September 12, 2018

David Voas – The story of religious decline

David VOAS,
University College London


Religion is in decline across the Western world.  Whether measured by belonging, believing, participation in services, or how important it is felt to be, religion is losing ground.  Older generations die out and are replaced by less religious younger generations.  Modernization has predictable and permanent effects, one of which I call the secular transition. 

The idea that modernization erodes religious participation and the respect accorded to religion is called the secularization thesis.  One common objection is that the United States is modern but religion seems to thrive.  But there’s now good evidence that American religiosity has been declining for decades, and this gradual shift has been produced by the same process that lies behind religious change elsewhere in the West.

Another criticism is that what we see is change rather than decline: traditional Christian denominations are struggling, but belief continues to thrive, thanks to the rise of new churches, alternative forms of spirituality and non-Christian faiths.  Religion in the West has indeed been boosted by some new developments, particularly immigration from more religious parts of the world.  Their effects aren’t strong enough, however, to change the main trend.

An important question is how religious decline starts and then progresses.  Do people gradually become less observant and subsequently less believing, or do they start to lose conviction and then drift away from practice?  I’ll suggest some answers based on analyses of the ISSP 2008. 

It would be unsurprising if decline starts with churchgoing, as it takes time and effort.  In fact the story is probably more complicated.  Cracks start to appear when people no longer take the religious worldview for granted.  If we compare highly religious societies from Africa, Asia and Latin America with religious countries in Western Europe, there are striking contrasts in two variables in particular: certainty that God exists and the view that life is only meaningful because God exists.  These findings help to corroborate the hypothesis that secularization begins with the erosion of a God-centered (theocentric) worldview.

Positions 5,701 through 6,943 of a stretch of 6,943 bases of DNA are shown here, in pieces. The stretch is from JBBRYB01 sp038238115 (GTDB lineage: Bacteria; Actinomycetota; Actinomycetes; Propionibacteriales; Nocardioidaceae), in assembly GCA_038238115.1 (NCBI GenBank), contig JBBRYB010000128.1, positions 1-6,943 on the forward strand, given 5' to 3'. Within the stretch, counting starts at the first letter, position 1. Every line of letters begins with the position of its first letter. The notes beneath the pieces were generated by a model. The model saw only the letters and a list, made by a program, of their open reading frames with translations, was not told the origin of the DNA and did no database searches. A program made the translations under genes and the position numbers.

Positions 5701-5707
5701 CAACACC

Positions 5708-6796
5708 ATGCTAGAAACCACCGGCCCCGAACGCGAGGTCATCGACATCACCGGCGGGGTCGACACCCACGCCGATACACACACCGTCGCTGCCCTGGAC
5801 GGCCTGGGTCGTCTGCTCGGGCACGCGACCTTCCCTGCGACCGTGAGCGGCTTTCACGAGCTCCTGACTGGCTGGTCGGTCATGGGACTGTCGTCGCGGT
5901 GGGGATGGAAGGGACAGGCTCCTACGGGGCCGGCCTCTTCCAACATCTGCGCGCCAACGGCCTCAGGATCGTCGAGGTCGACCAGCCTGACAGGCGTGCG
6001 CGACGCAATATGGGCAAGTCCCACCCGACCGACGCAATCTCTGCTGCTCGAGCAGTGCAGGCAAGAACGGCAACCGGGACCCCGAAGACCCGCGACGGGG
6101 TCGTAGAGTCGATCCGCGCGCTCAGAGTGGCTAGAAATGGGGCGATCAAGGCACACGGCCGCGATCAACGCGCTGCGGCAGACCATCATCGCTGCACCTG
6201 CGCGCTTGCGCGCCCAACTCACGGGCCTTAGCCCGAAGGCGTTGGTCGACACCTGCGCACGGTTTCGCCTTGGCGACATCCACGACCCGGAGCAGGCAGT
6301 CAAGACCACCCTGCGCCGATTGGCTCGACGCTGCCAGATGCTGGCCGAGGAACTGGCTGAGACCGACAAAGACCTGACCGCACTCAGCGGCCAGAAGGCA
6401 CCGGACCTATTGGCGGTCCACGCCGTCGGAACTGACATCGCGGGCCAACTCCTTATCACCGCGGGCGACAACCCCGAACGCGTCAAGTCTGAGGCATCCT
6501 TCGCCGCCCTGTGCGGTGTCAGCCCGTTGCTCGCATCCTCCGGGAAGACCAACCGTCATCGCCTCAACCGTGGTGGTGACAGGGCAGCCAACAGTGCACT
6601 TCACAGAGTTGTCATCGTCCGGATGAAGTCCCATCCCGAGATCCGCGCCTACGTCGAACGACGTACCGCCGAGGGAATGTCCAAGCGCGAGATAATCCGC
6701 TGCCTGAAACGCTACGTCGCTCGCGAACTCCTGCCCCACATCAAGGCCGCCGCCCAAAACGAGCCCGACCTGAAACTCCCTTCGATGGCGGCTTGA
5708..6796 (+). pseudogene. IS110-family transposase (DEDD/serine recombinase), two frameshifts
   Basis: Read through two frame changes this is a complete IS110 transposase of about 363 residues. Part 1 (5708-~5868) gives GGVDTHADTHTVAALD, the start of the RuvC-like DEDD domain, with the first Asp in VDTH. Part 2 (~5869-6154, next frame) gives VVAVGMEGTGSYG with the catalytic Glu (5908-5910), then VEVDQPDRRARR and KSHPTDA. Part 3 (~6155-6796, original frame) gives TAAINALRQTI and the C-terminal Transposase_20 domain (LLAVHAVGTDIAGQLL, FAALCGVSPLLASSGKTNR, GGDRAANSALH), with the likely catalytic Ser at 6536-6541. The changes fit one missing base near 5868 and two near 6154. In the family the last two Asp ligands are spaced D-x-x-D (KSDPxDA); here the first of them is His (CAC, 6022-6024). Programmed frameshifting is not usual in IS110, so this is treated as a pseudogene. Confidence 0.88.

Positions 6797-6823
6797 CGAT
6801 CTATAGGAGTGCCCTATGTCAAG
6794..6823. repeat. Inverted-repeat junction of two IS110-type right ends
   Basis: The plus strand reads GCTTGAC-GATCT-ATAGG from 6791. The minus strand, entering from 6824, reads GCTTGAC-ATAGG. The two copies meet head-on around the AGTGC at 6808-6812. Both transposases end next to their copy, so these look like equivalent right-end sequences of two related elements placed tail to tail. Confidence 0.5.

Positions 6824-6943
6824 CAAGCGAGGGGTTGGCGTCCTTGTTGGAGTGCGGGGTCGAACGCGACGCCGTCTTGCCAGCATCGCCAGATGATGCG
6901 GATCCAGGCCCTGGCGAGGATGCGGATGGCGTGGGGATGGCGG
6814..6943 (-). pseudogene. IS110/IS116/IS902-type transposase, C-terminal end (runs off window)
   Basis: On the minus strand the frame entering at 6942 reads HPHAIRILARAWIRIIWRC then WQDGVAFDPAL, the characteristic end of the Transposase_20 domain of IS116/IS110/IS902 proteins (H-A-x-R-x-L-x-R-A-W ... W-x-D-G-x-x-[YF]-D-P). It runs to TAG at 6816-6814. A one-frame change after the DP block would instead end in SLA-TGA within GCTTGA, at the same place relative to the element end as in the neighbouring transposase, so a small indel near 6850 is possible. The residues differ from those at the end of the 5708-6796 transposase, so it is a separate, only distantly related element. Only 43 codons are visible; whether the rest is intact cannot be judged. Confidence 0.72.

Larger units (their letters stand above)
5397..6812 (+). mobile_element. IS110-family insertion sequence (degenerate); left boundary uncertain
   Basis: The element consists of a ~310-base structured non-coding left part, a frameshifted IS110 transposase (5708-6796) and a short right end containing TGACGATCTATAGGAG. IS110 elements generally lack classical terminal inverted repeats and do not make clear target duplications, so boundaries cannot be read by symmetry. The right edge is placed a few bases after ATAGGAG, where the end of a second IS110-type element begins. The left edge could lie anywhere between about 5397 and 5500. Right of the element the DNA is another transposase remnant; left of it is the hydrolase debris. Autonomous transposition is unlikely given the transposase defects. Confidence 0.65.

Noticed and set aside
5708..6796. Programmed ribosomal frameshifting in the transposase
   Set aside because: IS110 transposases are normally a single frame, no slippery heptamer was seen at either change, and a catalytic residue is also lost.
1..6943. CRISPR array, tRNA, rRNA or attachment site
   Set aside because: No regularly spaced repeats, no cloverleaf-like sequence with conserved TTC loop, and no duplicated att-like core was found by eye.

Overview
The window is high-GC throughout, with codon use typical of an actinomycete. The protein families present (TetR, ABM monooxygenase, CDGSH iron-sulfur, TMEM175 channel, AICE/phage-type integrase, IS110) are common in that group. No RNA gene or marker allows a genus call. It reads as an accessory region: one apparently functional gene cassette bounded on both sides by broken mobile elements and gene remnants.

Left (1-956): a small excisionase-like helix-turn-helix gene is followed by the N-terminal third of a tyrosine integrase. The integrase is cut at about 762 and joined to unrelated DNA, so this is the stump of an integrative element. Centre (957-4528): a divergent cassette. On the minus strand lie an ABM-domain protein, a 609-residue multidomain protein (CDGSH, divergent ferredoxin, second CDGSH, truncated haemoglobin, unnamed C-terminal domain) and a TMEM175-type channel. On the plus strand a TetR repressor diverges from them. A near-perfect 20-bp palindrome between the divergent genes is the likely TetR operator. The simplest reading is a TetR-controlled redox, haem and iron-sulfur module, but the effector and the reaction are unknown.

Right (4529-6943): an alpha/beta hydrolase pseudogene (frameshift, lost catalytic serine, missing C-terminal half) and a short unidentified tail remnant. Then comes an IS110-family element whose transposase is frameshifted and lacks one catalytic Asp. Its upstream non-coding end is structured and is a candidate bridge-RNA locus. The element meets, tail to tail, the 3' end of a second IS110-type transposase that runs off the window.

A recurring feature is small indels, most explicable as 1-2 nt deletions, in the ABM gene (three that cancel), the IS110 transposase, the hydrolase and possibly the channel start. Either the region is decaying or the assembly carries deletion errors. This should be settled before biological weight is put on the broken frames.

These differences in theocentrism are largest between country groups.  The differences within groups are relatively modest.  The national environment largely determines how far the religious worldview is taken for granted or regarded as being of central importance, whereas family upbringing is more influential in setting the level of religious activity.

On the face of it, religious decline via cohort succession appears to be an intractable chicken-and-egg problem.  If religiosity is largely a function of upbringing (parental and social), how does one generation produce another that is less religious?  Secular times will produce secular people, but secular people are needed to create secular times.  Part of the story is that the environment changes, for example through diversity, mobility, individualism, technological consciousness, and the sheer extent of secular competition in every aspect of life.  These forces reduce both the centrality and the taken-for-grantedness of the religious worldview.

Recognizing the role of general value change also helps to solve the puzzle.  The initial step is not necessarily away from religion, but away from obedience to authority.  Individual autonomy undermines the ability of traditional institutions to regulate belief and behavior. 

Societies become more secular not because no one is highly religious, but because diversity in religiosity increases.  More and more people do not attend regularly, and non-attenders are less and less likely to believe.  Growing numbers of people are substantially less religious than the most observant.

What links modernisation with religious decline?  Quite a few mechanisms have been discussed.  Prosperity brings choice, and an unwillingness to defer to traditional authority.  Secular and scientific worldviews displace religious worldviews.  Communications and geographical mobility bring people into contact with different beliefs and cultures.  Physical and material security may reduce the need for spiritual consolation.  Religion finds its functions progressively eroded by secular competition. 

Could the popularity of religion could be restored even in the West?  Faith promises benefits that are difficult or impossible to find elsewhere: meaning, solace, justice, life after death, being reunited with loved ones, and so on. 

In the most highly developed countries, though, we are seeing a secular transition.  Certain major transformations—such as the industrial revolution or the demographic transition (the decline first in mortality and then in fertility)—occur exactly once in each society.  These transitions are very difficult to undo.  Back-tracking is exceptional and temporary: slavery isn’t restored after it’s been abolished, nor do women lose the vote once granted.  A transition is permanent, not cyclical or recurring; once out, the toothpaste won’t go back into the tube.  Secularization is such a transition.

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